Doubt??? After only two weeks as an ordained person?
Why is it that non believers so often hold tightly to the notion that to be a believer, one must never have doubts? I think maybe it’s a way of letting themselves off the hook, it allows them to say ‘well, I couldn’t possibly be a believer… because there are things I don’t understand and I’m sure I’d have doubts’.
So let me say this gently: most Christians do. Have doubts that is. At the moment I don’t happen to be struggling with any major ones but I have in the past and I probably will in the future… I’ll keep you posted. But there is still a whole heap of stuff I don’t understand about God and that exactly as it should be. God is God and if I, Sheila Bridge, claimed to understand him fully he would be rather small, don’t you think? (Given that my brain is a long, long way short of being ‘the size of a planet’). So no, I don’t understand God fully, but I have come to understand enough to trust him.
In the past few years I have been learning to trust what I know of his character more than I rely on my limited understanding of ‘life, the universe and everything’. Some people seem to think that if you can only reach a certain percentage of knowledge and understanding of God, you’re in, that’s it, you’re definitely a Christian. Personally I think it’s Christians who call for ‘pass marks’. God only calls for a mustard seed of faith, the tiniest of seeds and he honours it. And he answers the prayers of people who can only manage to stammer ‘Lord I believe, help my unbelief’ (Mark 9:24)
CS Lewis also rejected this all or nothing approach saying that people were never 100% Christian or 100% non- Christian ( Mere Christianity). He pointed out that all of us, all of the time are either moving towards Christ or away, maybe in the end it’s our direction that counts the most, not attaining theological certitude or moral perfection. After all the thief who turned to Jesus on the cross was promised paradise and he hardly had a lot of time to work out his theology. He met Jesus, he turned in his direction. That turned out to be all that mattered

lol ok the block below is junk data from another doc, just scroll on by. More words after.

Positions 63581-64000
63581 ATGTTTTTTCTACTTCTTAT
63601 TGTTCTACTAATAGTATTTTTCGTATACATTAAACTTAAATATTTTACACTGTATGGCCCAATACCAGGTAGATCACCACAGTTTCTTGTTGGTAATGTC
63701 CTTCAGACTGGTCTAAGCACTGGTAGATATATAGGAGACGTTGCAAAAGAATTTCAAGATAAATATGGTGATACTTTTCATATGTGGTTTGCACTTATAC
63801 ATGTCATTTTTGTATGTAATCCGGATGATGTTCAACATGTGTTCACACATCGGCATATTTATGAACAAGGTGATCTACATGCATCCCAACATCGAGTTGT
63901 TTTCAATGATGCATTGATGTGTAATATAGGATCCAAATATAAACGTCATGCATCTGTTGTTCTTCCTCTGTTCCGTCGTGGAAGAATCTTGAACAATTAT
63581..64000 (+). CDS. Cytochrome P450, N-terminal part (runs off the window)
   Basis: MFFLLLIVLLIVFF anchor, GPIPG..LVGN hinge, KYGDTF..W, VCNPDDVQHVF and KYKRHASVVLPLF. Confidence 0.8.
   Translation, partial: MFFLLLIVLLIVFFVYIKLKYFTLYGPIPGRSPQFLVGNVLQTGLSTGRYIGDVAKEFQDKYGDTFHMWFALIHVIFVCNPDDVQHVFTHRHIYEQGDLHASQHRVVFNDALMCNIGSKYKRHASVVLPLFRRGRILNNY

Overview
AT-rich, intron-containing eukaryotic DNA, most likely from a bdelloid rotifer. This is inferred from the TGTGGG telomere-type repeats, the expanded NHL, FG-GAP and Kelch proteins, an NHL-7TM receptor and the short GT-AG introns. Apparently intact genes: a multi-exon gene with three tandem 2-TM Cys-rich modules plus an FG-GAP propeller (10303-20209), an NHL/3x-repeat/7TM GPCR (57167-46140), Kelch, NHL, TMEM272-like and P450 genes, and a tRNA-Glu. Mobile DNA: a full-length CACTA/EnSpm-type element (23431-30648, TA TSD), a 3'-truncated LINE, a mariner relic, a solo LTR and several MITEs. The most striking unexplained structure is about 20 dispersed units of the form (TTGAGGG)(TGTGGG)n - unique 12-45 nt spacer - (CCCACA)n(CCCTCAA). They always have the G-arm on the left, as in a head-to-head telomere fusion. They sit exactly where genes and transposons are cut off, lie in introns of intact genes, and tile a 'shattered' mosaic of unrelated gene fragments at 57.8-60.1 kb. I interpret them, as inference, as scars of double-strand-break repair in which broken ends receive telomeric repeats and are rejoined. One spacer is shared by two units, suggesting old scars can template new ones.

So is it possible to be a Christian and still have doubts? Yes, definitely, in fact it’s probably preferable. Carl Jung said ‘The suppression of doubt is the seed of fanaticism in all its forms’.
‘Doubt is not the opposite of faith, unbelief is. Fear is not the opposite of courage, cowardice is’ (Os Guinness from God in the Dark) In other words it’s still possible to be moving in a God-ward direction with doubts, just as being able to act courageously doesn’t mean you’re not afraid.
Anyway, this is all just a pre-amble. I didn’t really mean to write about Doubt, it just appealed to my sense of humour to put up a post on a controversial subject so soon after being ordained (and maybe I made you look?) In fact, I sat down to write you a film review on the film Doubt starring Meryl Streep and Philip Seymour Hoffman. The doubt in the title is not about faith, it’s a doubt whether something bad has happened or not. It’s not a film about believing in God or not, that only comes into it a little bit. Streep plays the Nun who is Principal of a Catholic school in New York in the 1950’s. Hoffman plays the priest. The Principle suspects the priest of an ‘inappropriate relationship’ with one of the altar boys. It’s a story of character versus conviction, but whose character is the more generous and whose convictions are correct?
Given all that has been revealed about the scandalous behaviour of many catholic priests – this is a sizzling hot potato of a subject. The film is absolutely brilliant but I can’t tell you much more about it without spoiling the plot. So I shall just say watch out for the wind, it’s very metaphorical and look out for the moment the Principal’s whole world tilts. Much stuff for discussion in this film, it’s even quite funny. (You’ll never think of Frosty the Snowman in quite the same light). Fantastic performances by the two leads and by Amy Adams who plays the young naive sister caught in the middle. Plus the feathers story is just brilliant, one day I might just use that in a sermon.